Mosque Relocation Plan Draws Criticism in Virginia | NBC4 Washington

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Mosque Relocation Plan Draws Criticism in Virginia

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    A meeting Tuesday evening to discuss a proposed Islamic mosque in Fredericksburg, Va. quickly turned combative. News4's Shomari Stone reports. (Published Wednesday, Nov. 18, 2015)

    Members of a mosque in Fredericksburg, Virginia are facing anti-Muslim comments as they plan to build a larger Islamic center less than 2 miles from their current location.

    Islamic Center of Fredericksburg is seeking to build an 8,000-square-foot mosque because members say their current space is too small. A community meeting Tuesday night on the project erupted into shouting matches, with one man declaring, "Every Muslim is a terrorist," The Free Lance-Star reported.

    Islamic Center trustee Samer Shalaby told an overflow crowd at the Chancellor Community Center, which has a capacity of 171, that the Islamic Center has been in the Fredericksburg area for almost three decades, the paper reported.

    The discussion became so heated a sheriff's deputy called it off and sent everyone home.

    Abdul-Hakim Johnson, of the mosque, said he felt his faith was under attack.

    "It makes me quite sad," he said. "People just spewing these bad words about 'all Muslims are terrorists. You need to go back home.' I have as much of a right here as anyone."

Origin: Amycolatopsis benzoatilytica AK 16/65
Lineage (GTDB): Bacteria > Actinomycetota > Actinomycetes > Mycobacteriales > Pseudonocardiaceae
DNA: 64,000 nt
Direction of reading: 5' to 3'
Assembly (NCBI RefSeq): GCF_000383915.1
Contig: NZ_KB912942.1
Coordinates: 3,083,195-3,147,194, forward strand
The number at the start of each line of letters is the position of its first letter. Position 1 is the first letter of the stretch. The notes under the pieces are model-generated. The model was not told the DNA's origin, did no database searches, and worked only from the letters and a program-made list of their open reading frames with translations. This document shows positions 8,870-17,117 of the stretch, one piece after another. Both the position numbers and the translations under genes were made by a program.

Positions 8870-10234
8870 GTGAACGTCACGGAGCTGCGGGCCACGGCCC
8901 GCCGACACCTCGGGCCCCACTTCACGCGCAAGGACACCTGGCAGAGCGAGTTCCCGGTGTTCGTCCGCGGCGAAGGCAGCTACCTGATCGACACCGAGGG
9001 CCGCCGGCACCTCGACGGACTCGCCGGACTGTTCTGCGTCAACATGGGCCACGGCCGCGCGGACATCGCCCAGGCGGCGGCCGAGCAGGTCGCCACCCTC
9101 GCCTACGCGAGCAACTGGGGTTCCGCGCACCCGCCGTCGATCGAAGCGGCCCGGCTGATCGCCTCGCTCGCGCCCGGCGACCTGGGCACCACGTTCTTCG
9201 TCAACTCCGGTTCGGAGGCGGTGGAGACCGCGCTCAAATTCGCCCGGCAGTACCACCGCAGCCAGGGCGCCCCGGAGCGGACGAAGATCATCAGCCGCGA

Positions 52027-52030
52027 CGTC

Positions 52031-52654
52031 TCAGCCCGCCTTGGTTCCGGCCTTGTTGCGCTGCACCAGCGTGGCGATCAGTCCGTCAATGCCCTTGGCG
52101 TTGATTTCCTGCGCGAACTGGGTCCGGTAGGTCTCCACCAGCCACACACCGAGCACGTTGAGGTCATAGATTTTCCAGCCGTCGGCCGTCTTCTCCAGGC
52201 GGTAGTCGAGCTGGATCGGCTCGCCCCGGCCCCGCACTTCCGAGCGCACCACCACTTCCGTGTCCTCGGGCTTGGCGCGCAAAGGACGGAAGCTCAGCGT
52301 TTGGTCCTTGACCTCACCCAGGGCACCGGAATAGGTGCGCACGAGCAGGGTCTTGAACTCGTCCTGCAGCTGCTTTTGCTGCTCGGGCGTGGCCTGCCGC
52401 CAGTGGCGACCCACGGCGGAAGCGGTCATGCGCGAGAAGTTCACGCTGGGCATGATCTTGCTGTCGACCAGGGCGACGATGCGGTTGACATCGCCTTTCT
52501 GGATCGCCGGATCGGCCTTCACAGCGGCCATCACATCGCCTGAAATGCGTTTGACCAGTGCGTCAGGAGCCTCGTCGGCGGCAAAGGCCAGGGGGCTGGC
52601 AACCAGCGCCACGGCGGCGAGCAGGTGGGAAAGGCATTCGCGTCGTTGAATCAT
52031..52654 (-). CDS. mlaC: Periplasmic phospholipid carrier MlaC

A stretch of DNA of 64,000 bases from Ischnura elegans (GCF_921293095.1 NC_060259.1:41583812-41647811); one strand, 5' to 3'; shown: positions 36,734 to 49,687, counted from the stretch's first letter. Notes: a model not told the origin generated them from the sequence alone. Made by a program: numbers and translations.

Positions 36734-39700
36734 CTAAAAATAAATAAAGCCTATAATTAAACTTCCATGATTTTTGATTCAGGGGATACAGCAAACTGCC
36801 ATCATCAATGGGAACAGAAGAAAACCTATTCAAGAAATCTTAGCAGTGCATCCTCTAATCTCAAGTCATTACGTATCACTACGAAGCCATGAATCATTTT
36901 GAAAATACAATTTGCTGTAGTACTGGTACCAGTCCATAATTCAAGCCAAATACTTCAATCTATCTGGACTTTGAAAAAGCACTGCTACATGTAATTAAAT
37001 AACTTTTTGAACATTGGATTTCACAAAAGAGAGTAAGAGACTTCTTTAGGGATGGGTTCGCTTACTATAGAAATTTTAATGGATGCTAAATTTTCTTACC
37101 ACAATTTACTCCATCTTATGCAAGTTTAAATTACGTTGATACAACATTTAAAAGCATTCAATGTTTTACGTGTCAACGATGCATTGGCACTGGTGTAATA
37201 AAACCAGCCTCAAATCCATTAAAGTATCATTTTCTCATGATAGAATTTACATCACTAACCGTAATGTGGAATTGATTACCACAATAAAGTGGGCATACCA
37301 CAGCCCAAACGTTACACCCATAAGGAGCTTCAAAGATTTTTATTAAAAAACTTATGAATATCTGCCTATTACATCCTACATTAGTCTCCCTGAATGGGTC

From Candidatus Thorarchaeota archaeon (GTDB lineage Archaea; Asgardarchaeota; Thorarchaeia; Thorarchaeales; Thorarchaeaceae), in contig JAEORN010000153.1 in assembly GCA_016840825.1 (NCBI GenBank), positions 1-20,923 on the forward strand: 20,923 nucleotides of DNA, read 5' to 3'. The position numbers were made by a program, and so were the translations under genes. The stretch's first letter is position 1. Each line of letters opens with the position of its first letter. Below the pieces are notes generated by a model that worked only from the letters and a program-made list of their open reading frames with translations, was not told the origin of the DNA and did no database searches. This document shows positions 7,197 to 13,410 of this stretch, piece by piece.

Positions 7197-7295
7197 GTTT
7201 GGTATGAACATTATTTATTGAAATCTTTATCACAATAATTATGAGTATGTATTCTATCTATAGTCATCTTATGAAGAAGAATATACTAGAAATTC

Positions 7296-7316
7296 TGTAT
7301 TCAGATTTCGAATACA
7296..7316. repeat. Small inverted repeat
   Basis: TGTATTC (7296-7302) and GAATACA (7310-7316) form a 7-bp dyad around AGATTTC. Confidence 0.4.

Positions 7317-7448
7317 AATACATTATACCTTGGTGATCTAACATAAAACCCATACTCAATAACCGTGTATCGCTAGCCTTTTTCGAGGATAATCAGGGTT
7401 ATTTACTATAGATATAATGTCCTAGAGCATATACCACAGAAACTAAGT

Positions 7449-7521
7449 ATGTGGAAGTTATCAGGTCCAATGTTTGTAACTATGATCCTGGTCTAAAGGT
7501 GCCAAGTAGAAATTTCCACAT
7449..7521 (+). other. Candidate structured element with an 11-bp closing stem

Members of the mosque would like to relocate from Harrison Road off Plank Road to a site on a corner of Old Plank Road and Andora Drive. An abandoned house would be demolished to make way for the Islamic center.

    Fredericksburg resident Robbie Rehberg said he was uncomfortable with the mosque's plan.

    "With all that's going on, the unsettling around the world, it's very, very concerning to us in the neighborhood," he said.

    Resident Delia Garnett objected to the plan over concerns it would worsen congestion.

    "I actually don't like it because right now there's a lot of traffic problems," she said.

    Board of Supervisors member Timothy McLaughlin, whose district includes the proposed mosque site, said traffic is a concern and he welcomes community involvement.

    A date for a new public hearing has not been set.